August 18, 2011 at 2:55 pm EST | by Joey DiGuglielmo
Queery: Michael Sainte-Andress

Michael Sainte-Andress (Blade photo by Michael Key)

Long-time D.C. resident Michael Sainte-Andress has had almost as varied a life and career as you could imagine.

The 61-year-old Houston native, known as “Micci” (pronounced “Mickey”) to his friends, had a penchant for performing early on. He started singing in his family’s Pentecostal church at age 7. His mom was the choir director and got him spots in all the holiday pageants. He was always “a sissy” but his 10 siblings still loved him and never let him off the hook in helping with chores.

He studied dance and acting in high school in college, taught school for a year, then went into the Navy, which he says is one of the best decisions he ever made. Surprisingly he was able to continue his casually out m.o. during his four-year military stint.

“All my commanding officers knew I was gay but they also recognized that I was smart and had leadership potential,” he says. “It helped that I was a little older too. I didn’t enlist fresh out of high school so I wasn’t ‘just off the farm,’ so to speak. So I had a little edge on the other guys. I was about 22. They recognized that distinction so they were pretty good about giving me the spotlight and some opportunities to grow.”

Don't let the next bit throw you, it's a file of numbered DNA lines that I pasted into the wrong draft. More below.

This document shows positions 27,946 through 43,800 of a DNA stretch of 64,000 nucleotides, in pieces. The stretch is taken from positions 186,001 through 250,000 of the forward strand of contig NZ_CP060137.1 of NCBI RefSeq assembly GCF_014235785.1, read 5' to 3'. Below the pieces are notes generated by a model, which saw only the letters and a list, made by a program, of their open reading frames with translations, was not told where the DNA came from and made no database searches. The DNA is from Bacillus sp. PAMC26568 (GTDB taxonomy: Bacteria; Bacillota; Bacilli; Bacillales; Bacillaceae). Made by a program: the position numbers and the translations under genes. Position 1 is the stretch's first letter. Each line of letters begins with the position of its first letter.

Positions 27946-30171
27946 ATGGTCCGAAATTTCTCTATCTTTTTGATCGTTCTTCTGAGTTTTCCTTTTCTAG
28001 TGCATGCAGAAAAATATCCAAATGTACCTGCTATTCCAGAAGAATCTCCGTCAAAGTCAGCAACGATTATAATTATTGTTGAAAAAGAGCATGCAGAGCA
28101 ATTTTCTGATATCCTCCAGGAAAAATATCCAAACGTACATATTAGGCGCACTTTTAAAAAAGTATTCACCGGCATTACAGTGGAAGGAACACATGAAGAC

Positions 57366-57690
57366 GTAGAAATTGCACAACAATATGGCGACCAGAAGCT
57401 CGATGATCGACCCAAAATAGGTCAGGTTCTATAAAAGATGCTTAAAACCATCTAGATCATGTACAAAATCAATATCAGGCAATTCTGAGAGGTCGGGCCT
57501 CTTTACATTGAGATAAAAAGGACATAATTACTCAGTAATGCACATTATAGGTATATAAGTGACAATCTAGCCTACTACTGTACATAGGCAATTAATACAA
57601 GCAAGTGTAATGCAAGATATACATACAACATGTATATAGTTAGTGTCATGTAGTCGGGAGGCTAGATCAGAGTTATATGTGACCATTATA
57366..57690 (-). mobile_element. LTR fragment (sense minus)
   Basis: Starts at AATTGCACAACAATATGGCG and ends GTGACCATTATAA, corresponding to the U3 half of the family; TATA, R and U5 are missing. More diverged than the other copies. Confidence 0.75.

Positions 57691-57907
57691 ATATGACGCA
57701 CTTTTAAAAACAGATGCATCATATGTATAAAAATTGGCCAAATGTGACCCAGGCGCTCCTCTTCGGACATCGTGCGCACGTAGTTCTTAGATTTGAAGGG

By the mid-’70s, the gig was up, at least somewhat. Working for a phone company, Sainte-Andress got reprimanded for having his then-boyfriend’s photo on his desk and being unabashed about who it was. When he was fired shortly thereafter, although ostensibly for some other perceived infraction, he knew the likely true reason. But he didn’t let it sideline him for long.

“I was always kind of flaming and refused to tone it down,” he says. “Of course we weren’t quite that enlightened back in those days either.”

He enjoyed several years in what he says was then a thriving D.C. black theater scene and worked “fairly constantly.” Because he wasn’t afraid of getting typecast like many of his more career-minded peers — he was happy to play the comic relief gay characters — he stayed busy. But a crack epidemic took a major toll on that scene, he says. He bounced around for several years in retail, catering and “any number of things.” He says he was a popular party guest, became known as “a colorful character in D.C.” and was known for his impersonation of Bette Davis singing “The 12 Days of Christmas.”

By the ’80s, he was working as a claims adjuster for national phone companies. He tested positive for HIV in the summer of ’86 and after a long period of denial, depression and alcohol abuse, it ended up being a motivator of sorts. His friend Phil Pannell persuaded him to get involved with AIDS activism and thus began a lengthy period of work with the Inner City AIDS Network, the Max Robinson Center, Whitman-Walker, the Ryan White Council, the D.C. Health Consortium and many others. By early 1993, his T cell count was low enough to qualify him as having AIDS and he was on disability by 1994. He credits his overall health and luck with allowing him to live so long in the pre-anti-retroviral therapy years.

“Believe it or not, AIDS has come to be the least of my health worries,” he says. “I’ve been dealing with this for 25 years, I know how to handle it. Diabetes has been a much more serious thing for me in the last several years.”